Protests broke out in Cairo over the film
Egyptian protesters return a tear gas canister fired by riot police during clashes near the US embassy in Cairo over an anti-Islam film on September 13. Egypt's public prosecutor on Tuesday ordered that seven US-based Egyptian Copts be tried over their role in the film, which sparked violent clashes around the world, his office said. © Khaled Desouki - AFP/File
Protests broke out in Cairo over the film
AFP
Last updated: September 18, 2012

Egypt to try US Copts over anti-Islam film

Egypt's public prosecutor on Tuesday ordered that seven US-based Egyptian Copts be tried over their role in an anti-Islam film that sparked violent clashes around the world, his office said.

The seven -- Adel Riad, Morris Sadek, Nabil Bissada, Esmat Zaklama, Elia Bassily, Ihab Yaacoub and Jack Atallah -- were accused of "insulting the Islamic religion, insulting the Prophet (Mohammed) and inciting sectarian strife."

The prosecution said they were involved in either the production or the distribution of the film "Innocence of Muslims".

No trial date has yet been set.

The film, believed to have been produced by a small group of extremist Christian Americans, has sparked a week of furious protests outside US embassies and other American symbols in at least 20 countries, including Egypt.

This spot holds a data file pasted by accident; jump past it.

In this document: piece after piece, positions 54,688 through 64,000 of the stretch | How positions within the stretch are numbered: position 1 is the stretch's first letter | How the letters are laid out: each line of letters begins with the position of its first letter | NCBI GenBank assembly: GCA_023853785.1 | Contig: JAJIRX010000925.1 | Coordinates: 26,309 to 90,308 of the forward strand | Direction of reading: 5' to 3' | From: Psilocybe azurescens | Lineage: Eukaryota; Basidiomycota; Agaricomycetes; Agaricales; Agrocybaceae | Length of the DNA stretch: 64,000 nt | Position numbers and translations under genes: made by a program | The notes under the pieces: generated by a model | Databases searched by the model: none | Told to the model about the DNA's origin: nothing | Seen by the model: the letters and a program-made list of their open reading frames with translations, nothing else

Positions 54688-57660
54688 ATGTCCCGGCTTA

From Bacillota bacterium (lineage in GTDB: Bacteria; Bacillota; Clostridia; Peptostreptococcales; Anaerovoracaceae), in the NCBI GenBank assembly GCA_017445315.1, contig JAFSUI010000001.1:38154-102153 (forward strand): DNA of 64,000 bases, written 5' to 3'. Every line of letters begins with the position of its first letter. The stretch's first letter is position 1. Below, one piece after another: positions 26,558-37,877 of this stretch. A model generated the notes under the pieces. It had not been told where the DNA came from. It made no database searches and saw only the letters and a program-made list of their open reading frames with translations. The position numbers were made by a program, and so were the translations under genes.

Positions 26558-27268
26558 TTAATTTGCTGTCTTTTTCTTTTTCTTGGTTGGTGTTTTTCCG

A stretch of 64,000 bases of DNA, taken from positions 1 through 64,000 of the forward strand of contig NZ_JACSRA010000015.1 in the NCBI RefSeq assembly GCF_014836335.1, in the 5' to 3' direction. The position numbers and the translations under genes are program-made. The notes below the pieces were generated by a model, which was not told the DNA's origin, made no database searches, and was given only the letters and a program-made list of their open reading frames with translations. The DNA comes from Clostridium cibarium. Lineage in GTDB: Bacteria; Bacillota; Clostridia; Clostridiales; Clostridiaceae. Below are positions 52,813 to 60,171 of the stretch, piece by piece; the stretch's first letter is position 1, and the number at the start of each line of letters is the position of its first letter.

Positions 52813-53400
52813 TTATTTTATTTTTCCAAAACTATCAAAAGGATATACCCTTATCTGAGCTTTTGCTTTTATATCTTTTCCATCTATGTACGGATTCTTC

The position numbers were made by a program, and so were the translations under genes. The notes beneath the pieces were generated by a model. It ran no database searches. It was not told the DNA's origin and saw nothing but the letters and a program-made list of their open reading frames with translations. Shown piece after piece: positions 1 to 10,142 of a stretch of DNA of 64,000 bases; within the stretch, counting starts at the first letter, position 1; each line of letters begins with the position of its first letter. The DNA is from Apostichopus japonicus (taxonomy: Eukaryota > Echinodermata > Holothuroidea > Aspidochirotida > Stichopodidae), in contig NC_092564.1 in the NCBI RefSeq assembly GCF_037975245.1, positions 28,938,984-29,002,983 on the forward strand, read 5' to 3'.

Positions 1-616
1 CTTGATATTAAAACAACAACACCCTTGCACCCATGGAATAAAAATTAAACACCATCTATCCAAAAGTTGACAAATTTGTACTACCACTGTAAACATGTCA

The crude low-budget production mocks Islam and portrays the Prophet Mohammed as immoral and violent, while touching on themes of homosexuality and paedophilia.

Several cast members say they were duped into acting in the amateurish film, which has been linked to a non-profit group called Media for Christ, and was apparently produced by a convicted fraudster.

Egyptian forces were slow to react when demonstrators attacked the US embassy compound last Tuesday, scaling the walls, tearing down the American flag and hoisting a black Islamist flag in its place.

US President Barack Obama called his newly elected Egyptian counterpart Mohamed Morsi to express concern about the incursion and told an interviewer that Egypt's new government was neither an ally nor an enemy.

Egyptian security forces later moved in, clashing with some demonstrators for several days but keeping them away from the embassy.

And Morsi, a former top member of the Muslim Brotherhood, later said he supports peaceful protests against the offensive video but condemned violence against diplomatic facilities or personnel.

blog comments powered by Disqus